Summary: As a mother never forgets her child, so our Father never forgets His children.
WHEN I WAS A KID – I mean, a really little kid – my mother had to ride a bus to work every day. But first, she had to drop me off at the sitter’s, which means that I rode on the bus part of the way with her. It was always early in the morning. Ordinarily, the sun wasn’t even up, but we were! Standing at the corner across from our apartment building, we waited for the bus, and we did it every single day.
There was one day I will never forget. It was in winter. Snow was falling, and a thick layer of ice had already formed on the streets. Nevertheless, my mother bundled me up and took me with her for our daily routine of waiting for the bus. The coat I was wearing was no match for the piercing wind. I was shaking uncontrollably. I didn’t think about it at the time – because kids generally don’t – but my mother was probably just as cold as I was. And yet, you know what she did? She unbuttoned her coat, pulled me inside it, right up next to her, and she put her arms around me and held me close. I was still cold, but I felt safe.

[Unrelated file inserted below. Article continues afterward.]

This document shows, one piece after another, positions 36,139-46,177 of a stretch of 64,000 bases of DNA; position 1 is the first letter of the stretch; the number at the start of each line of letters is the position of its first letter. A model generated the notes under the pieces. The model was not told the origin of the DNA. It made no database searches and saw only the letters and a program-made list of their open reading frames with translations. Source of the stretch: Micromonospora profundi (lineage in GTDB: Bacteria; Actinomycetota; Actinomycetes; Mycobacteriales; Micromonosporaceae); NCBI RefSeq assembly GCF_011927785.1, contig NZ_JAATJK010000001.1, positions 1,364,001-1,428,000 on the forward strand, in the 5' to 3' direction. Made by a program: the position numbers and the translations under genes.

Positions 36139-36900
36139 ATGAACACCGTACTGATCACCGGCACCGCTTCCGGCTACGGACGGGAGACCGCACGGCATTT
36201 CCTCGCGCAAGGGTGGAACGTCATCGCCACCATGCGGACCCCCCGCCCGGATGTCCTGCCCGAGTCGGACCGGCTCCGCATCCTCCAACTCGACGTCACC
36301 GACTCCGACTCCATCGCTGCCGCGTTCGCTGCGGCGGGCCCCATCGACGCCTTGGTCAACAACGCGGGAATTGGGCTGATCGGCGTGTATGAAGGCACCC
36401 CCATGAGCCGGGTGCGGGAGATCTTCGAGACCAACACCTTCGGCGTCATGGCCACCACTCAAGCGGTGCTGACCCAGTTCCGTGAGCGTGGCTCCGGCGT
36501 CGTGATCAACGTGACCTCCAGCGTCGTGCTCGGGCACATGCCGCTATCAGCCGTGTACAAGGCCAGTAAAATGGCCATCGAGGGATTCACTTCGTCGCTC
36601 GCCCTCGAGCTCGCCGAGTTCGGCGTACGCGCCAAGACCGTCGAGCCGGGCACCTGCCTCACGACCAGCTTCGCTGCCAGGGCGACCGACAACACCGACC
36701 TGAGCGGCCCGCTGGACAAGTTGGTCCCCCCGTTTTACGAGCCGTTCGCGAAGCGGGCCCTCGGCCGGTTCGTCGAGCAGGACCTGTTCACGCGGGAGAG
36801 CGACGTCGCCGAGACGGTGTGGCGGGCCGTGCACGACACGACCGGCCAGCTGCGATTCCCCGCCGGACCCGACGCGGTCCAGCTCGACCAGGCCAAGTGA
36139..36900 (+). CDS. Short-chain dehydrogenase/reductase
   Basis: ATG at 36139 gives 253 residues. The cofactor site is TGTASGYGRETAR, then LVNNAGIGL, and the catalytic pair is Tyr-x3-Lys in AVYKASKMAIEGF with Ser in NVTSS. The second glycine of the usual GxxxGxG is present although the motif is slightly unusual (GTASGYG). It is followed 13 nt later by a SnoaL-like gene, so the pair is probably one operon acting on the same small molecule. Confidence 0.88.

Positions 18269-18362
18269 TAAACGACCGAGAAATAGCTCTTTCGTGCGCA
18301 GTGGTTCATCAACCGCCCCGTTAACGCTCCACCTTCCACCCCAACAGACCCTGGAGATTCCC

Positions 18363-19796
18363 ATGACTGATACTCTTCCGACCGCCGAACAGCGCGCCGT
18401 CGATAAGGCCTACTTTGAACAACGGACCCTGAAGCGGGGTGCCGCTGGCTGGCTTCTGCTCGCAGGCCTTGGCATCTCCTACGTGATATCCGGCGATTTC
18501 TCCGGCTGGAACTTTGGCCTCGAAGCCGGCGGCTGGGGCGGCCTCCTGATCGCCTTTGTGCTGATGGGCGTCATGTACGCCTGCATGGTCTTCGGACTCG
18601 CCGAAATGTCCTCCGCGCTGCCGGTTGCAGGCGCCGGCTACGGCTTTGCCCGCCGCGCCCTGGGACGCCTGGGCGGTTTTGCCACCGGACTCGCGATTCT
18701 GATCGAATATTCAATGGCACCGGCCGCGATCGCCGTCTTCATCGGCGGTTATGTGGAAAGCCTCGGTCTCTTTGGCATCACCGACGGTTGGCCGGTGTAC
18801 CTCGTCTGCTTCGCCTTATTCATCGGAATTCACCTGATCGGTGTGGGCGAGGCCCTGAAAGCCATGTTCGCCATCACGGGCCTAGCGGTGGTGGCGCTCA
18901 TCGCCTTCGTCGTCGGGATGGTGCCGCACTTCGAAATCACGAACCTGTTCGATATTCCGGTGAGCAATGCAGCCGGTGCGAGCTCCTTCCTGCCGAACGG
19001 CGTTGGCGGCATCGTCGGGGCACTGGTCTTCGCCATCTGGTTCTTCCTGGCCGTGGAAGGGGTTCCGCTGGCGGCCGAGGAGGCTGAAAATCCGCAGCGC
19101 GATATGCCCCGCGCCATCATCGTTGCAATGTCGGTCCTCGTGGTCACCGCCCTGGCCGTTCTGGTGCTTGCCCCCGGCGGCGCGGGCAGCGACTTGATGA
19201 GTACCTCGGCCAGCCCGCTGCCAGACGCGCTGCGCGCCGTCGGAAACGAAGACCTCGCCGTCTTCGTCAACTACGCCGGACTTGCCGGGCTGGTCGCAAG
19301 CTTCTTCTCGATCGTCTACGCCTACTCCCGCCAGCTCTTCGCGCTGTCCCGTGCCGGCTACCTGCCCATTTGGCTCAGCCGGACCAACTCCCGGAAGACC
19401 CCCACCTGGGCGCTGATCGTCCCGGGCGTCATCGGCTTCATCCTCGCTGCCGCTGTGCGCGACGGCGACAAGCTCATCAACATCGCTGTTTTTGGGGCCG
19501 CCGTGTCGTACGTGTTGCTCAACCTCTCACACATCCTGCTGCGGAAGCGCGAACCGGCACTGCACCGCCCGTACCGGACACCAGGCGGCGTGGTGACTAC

What would childhood be like without our mothers? Some, of course, have had to find out. I talked with a man only this past week – he must have been in his eighties. He told me that his mother died when he was only five days old. He still grieves a life – what has turned out to be a long life – lived without a mother’s touch. My heart broke for him. It breaks for you, too, if you mother died when you were a child.
Most of us, thankfully, have memories of our mothers. They cooked for us, cheered us on, defended us, held us, sat up with us, and made us feel safe and important and capable. Today, we bless our mothers. Our mothers may be, hands down, the most influential people in our lives. In fact, we learn something about God from our mothers. As a mother never forgets her child, so our Father never forgets his children.
Sometimes, we think he does. In chapter 49 of Isaiah, the prophet tells us how God “has comforted his people” and how his compassion is unfailing. We see that in verse 13. But God’s comfort doesn’t always register with us. In the very next verse, verse 14, Isaiah writes, “But Zion said, ‘The LORD has forsaken me, my Lord has forgotten me.’” Zion, of course, refers to God’s people – to you and me – and we have to admit: there are times when we conclude that God has managed to forget us.
When you think about it, God could take offense at this, given all that he has done for us. It would be something like telling our mothers, who have sacrificed greatly for our sake – it would be like telling them that they didn’t really love us. Saying something like that is a good way to hurt your mother’s feelings – so don’t do it, right?
But God doesn’t get his feelings hurt. In fact, if what we read here in Isaiah 49 is any indication, God redoubles his effort to persuade us that he does love us – with a love greater than we could even begin to measure – and to assure us that we are never forgotten.